Taxes are essential in any government. They provide everyone with the most integral components of a healthy society: security, public safety, education and even the penal system. Taxes are a part of the social contract; everyone pays a little for a lot of services and institutions that compose the foundation of government.
In Oregon, our state tax structure is vitally flawed. Currently, Oregon is not funding these fundamental government services. Reform to Oregon’s tax structure is necessary to have a sustainable, functioning state.
Many U.S. states have relatively balanced three-legged tax structures. Property tax, income tax and sales tax are usually the three main sources of state funding.
This is not how Oregon works. Oregon’s tax structure is more of a one-legged model – over 70 percent of Oregon revenue comes from income taxes. This is not proportional to other models, nor is it where a state should gain its revenue.
Oregon’s existing tax model leaves a lot to be desired. This state has screwed itself into economic disaster. There were a few key decisions made in the 1990s that led Oregon onto its treacherous economic path that are still hurting Oregon today.
Two initiatives passed in the 1990s have egregiously hurt our state. In 1990, Measure 5 was passed. This measure, sponsored chiefly by Don McIntire, capped our property taxes at an extremely low amount. This severely affected Oregon because the burden of K-12 education shifted from local property taxes to state income taxes.
Another measure that greatly impacted Oregon by increasing state spending but not state revenue was Measure 11. This law takes away Oregon judges’ discretion and replaces it with mandatory minimum sentencing. This costs the state money because Oregon continues to funnel more and more tax dollars into the prison system. Oregon must also invest in the building of new prisons to keep up with the rapidly increasing incarcerated population.
These major changes in our taxes plus several minor changes are what hurts Oregon taxpayers and state institutions. We are in a very tough spot going into Oregon’s next legislative session. But there are a few possible ballot measures that could make the state’s situation a whole lot worse.
There are two initiatives currently being circulated for signatures that will be catastrophic to Oregon’s economy if passed. Initiative Petition 6, also called the Tabor initiative, is a constitutional amendment that puts a cap on state spending. Initiative Petition 14 will allow taxpayers to claim their federal income tax deduction on their state income tax return. It is very plausible this will be a much higher exemption rate than the state level.
What these two potential ballot measures mean is simple: they will bankrupt the state. The current Oregon tax structure is unstable, unsustainable and has vital problems. But these two initiatives are not the way to solve them; in fact, they would put the state’s income in dire straits.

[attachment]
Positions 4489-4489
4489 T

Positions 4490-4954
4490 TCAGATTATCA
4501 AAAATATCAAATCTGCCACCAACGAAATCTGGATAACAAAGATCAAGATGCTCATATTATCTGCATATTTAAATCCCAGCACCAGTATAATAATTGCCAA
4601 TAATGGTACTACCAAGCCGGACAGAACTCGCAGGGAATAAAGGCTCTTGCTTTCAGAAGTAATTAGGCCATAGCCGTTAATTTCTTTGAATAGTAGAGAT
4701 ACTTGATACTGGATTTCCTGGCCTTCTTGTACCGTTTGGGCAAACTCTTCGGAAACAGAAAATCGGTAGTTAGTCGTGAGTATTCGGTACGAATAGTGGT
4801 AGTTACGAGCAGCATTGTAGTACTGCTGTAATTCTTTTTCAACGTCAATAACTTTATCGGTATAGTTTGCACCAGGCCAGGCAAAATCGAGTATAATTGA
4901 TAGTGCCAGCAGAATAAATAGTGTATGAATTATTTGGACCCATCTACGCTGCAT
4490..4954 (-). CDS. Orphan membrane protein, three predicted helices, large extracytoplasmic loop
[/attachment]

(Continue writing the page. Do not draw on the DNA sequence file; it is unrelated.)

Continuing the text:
For instance, let us take a look at how these initiatives will affect the essential state institution of higher education.
The status of higher education in Oregon is dismal. Oregon ranks 46th in the nation for funding per student, and it has had the largest decline in the nation in state appropriations per full-time student. To compensate for this erosion in state funding, tuition in Oregon has raised 50 percent in the past six years. In addition, the salaries for faculty of Oregon public universities are 15 percent lower than public universities around the country. Programs continue to be cut and the cost of attending an Oregon university continues to increase dramatically.
Higher education cannot afford to lose one more dollar. If Oregon is forced to cap state spending, departments, faculty, programs, services and student enrollment for post-secondary education will all be slashed. If Oregon voters choose to allow further tax breaks, our system will lose hundreds of millions of dollars. In addition, Oregon’s less successful institutions will be consolidated or closed to save state funds.
This is a serious reality. Signature gatherers are selling these initiatives by saying they will balance the state budget. In reality, many signature gatherers for these initiatives are out-of-state recruitments from private organizations. The in-state signature gatherers are staffers from private consulting firms paid out-of-pocket by the individuals who are pushing these measures to be passed.
This is not democracy, folks. Nor is this a voter-driven initiative. Initiatives 6 and 14 will be implementing backwards policies.
What Oregon needs is a fundamental restructuring of our taxes as state revenue.
The implementation of a progressive tax in this state is the necessary step to insure a long-lasting sustainable economy. This is the only way Oregon can reinvest in the state’s instrumental and important institutions. The voters and the Legislature must prioritize this during next year’s session.
Ballot Initiatives 6 and 14 will destroy our state institutions. The state’s economy will fail without these institutions and residents will suffer the losses of education, security, social services and public safety.
Please do not sign these initiatives unless you’re comfortable in supporting all that Oregon will lose when they pass.